David Roberts @drvox Seattleite transplanted from Tennessee; now blogging for vox.com/ about energy politics. Climate hawk, deficit dove. Not a doctor. May. 24, 2019 7 min read

1. Barcelona is holding municipal elections on Sunday! In anticipation, I'm going to tell you, one last time, about my research project on Barcelona's "superblocks." If you care at all about urban planning -- or just living in cities -- you will find this story fascinating.

2. Barcelona (BCN) dates back to 1 BC (!). The story of its evolution - esp. the transformation engineered by architect Ildefons Cerdà in the 19th century - ended up being so interesting I wrote a separate piece on it, a kind of prelude to the series.  https://www.vox.com/energy-and-environment/2019/4/8/18266760/barcelona-spain-urban-planning-history 

3. Cerdà's plan to expand the city -- the Eixample -- is what left BCN with its famous grid pattern of relatively small blocks. The regularity & uniformity of that pattern was criticized at the time (& still is), but it has proven *enormously* adaptable over the years.

4. Today, BCN is, like most successful, growing cities, utterly choked with cars. It's even worse for BCN than for many others. It has high population density, high auto density (3X London's), comparatively little green space, & high levels of noise & air pollution. Unhealthy!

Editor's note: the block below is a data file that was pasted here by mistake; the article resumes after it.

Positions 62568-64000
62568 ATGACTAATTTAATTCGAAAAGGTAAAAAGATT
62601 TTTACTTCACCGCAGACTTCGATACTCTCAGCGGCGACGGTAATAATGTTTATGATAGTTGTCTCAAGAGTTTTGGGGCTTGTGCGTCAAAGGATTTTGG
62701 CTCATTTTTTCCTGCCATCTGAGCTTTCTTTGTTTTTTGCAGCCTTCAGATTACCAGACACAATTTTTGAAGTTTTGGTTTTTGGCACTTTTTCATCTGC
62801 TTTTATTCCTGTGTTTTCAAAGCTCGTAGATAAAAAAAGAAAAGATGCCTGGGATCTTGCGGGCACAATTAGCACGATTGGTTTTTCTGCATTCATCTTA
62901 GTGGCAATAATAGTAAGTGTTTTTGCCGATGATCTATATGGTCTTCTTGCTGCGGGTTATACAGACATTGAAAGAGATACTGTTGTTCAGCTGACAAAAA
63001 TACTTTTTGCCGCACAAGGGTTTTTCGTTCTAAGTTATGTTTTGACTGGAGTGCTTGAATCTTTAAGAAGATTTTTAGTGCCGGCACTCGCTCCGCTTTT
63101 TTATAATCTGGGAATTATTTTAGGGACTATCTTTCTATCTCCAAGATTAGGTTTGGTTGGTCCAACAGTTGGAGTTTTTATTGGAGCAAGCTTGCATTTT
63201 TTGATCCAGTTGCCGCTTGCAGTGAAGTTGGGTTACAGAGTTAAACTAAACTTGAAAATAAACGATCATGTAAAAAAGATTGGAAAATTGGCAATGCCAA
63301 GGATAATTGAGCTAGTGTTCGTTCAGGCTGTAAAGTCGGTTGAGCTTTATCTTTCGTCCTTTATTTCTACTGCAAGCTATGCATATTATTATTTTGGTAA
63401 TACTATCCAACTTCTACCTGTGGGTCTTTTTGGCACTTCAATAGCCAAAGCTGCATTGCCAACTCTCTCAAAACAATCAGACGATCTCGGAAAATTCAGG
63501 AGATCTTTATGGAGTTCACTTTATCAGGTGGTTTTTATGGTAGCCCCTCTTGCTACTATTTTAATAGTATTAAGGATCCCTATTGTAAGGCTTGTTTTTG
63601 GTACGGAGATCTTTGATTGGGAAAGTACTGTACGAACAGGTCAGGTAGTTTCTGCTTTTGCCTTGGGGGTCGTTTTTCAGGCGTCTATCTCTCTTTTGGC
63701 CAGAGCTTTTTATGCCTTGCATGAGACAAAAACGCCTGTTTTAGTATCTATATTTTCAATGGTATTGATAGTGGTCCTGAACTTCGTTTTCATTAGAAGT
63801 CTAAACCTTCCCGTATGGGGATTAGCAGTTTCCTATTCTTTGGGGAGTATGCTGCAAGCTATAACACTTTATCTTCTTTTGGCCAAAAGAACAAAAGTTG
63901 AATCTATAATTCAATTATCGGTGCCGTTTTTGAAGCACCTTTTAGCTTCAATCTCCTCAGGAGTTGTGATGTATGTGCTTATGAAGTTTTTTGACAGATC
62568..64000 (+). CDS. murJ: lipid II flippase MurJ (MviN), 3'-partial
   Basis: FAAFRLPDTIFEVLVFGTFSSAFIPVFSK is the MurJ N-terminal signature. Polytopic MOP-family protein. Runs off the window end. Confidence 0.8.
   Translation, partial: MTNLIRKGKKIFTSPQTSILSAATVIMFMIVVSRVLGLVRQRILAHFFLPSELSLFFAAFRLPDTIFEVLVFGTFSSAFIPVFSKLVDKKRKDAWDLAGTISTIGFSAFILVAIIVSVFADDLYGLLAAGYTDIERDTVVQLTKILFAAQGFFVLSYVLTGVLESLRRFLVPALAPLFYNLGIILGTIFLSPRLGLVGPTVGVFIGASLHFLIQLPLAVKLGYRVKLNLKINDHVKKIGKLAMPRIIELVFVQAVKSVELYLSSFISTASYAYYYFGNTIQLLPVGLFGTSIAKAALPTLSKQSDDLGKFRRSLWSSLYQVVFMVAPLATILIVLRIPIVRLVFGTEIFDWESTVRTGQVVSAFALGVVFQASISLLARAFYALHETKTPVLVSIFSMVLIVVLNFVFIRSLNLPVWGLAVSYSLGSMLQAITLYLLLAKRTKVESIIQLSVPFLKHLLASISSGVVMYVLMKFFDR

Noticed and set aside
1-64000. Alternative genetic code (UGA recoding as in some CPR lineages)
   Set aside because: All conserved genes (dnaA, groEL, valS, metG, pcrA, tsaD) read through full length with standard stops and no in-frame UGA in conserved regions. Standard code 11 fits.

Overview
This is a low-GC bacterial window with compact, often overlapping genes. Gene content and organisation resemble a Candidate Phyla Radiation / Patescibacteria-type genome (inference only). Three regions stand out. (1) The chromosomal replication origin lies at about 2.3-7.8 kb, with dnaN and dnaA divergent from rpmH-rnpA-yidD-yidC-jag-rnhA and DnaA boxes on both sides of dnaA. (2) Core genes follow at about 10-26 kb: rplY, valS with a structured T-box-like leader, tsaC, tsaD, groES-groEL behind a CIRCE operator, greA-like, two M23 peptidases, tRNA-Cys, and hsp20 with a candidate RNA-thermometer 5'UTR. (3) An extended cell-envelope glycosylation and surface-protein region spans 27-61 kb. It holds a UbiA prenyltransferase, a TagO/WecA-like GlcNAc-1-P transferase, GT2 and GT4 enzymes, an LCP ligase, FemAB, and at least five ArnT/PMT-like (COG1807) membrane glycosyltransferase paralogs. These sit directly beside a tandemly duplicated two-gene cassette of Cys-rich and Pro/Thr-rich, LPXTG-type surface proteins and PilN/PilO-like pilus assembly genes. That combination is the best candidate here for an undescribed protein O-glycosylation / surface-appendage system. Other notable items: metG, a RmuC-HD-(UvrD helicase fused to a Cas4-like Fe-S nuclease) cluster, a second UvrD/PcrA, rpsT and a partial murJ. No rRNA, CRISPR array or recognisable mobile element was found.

5. So BCN is taking action. Lots of cities are -- closing city centers to cars, building out transportation options, implementing congestion charging -- but BCN's plan is more comprehensive, ambitious, and just friggin' *awesome* than any other city's.  https://www.vox.com/energy-and-environment/2019/4/8/18273893/barcelona-spain-urban-planning-cars 

6. The plan is big, w/ many parts & many authors, but the core inspiration traces back to this guy: Salvador Rueda, an urban planner who's been working in BCN for over 40 years. In the few hours we spent together, he became one of my favorite people: jolly, brilliant, & humane.

7. Rueda's core insight, tracing way back to the '80s, is simple: it is impossible to provide urban residents with humane conditions (vis a vis noise, pollution, etc.) if they live next to a street full of fast-moving automobiles. That circle cannot be squared.